Vultures to track animal poisoning in Africa
Using vultures to track and combat wildlife poisoning on the African continent.
Gyps africanus (White-backed vulture)
The Great Limpopo Transfrontier Park (GLTP) including the Limpopo National Park (Mozambique), Gonarezhou National Park (Zimbabwe) and Kruger National Park (KNP) represents a strategically important, vulture-rich landscape. The 35 square kilometer wilderness represents one of the most significant protected areas on the African continent.
Unfortunately, wildlife poisoning is a massive threat with vultures impacted more than other species. An estimated 450 vultures of four threatened species have been poisoned in the KNP since January 2019.
To reduce the loss of vultures to poisoning, the project team needed to track them within the GLTP to monitor their movements and unique foraging and feeding signatures. Tracking their movements allows alerts to be shared with rangers about large mammal deaths possibly through poisoning.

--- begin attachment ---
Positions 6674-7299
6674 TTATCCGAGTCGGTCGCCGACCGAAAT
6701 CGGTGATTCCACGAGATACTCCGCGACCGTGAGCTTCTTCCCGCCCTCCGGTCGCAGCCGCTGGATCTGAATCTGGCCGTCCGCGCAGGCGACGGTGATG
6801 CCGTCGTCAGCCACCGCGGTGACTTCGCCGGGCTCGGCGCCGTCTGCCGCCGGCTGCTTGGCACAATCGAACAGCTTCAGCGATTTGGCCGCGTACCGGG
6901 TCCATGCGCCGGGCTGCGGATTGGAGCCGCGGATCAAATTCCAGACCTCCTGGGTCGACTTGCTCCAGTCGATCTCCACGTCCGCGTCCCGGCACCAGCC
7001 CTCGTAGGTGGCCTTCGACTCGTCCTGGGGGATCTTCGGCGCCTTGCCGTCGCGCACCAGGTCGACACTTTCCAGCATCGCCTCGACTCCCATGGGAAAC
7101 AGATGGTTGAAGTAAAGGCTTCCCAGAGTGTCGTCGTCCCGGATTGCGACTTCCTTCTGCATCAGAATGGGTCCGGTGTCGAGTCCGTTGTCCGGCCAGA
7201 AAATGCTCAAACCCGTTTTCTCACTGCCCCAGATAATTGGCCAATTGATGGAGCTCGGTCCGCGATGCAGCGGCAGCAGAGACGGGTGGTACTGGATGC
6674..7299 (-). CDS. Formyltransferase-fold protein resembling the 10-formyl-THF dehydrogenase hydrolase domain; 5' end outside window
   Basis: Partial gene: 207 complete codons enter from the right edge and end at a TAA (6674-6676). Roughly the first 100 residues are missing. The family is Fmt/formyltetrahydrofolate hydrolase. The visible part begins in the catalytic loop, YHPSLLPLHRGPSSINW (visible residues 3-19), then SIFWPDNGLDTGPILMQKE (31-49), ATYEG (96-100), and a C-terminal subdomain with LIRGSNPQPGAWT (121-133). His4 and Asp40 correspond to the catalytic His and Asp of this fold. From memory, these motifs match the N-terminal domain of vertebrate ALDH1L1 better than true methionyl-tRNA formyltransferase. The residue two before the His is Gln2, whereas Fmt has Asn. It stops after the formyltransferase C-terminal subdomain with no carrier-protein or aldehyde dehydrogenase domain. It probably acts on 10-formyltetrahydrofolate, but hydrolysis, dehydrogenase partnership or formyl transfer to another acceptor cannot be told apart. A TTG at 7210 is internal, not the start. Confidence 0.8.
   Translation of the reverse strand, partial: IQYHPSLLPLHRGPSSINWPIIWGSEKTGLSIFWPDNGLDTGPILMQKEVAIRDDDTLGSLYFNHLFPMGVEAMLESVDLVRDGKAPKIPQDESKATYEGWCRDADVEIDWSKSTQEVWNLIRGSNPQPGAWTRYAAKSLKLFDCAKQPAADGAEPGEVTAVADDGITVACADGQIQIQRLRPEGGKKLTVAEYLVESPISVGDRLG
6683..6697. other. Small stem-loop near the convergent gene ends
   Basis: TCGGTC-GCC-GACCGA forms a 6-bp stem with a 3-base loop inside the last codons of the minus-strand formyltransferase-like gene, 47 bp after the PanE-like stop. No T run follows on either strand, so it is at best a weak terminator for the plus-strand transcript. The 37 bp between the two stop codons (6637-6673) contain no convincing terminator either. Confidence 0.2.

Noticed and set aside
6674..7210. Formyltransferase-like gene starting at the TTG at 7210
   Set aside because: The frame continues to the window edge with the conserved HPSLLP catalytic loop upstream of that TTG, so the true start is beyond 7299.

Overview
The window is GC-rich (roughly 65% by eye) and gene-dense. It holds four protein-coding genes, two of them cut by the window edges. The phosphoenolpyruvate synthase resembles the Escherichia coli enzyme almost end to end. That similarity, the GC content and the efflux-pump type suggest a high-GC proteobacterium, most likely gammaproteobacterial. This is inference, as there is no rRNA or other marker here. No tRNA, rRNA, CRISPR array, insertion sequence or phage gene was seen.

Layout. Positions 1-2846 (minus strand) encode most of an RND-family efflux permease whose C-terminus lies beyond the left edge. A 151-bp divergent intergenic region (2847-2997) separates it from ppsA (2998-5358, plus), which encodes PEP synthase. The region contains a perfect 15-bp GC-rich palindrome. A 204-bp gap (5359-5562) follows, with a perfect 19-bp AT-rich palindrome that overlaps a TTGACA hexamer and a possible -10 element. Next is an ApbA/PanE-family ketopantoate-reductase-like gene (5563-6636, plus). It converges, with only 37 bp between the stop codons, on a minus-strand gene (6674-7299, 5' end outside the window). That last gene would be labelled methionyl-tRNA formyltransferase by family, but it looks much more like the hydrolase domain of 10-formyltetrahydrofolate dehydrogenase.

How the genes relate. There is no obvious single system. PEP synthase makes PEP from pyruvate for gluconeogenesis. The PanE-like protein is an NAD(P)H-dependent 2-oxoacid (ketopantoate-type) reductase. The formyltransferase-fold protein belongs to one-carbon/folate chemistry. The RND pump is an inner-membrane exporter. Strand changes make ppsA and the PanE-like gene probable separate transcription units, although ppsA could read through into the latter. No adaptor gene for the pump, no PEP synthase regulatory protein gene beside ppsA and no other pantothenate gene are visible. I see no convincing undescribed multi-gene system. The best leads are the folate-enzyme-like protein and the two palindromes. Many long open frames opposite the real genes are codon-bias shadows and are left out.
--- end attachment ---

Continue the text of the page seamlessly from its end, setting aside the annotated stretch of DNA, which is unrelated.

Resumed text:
The MBZ Fund grant made the project possible and massively successful as we managed to deploy 66 GPS-tracked vultures and obtained 97% coverage of the targeted area. They developed an effective, automated system to push culture feeding and immobility alerts, enabling them to ground truth over 350 feeding event alerts of which 89% were positive carcass hits. These alerts are sent to wildlife monitoring platforms like EarthRanger. The “eye in the sky” has become an essential conservation tool to reduce the devastating impact of wildlife poisoning. The programme was well received, and the team have fully functional systems being used across eight African continents with over 180 birds tracked.
Project lead by
Dr Gareth Tate
Endangered Wildlife Trust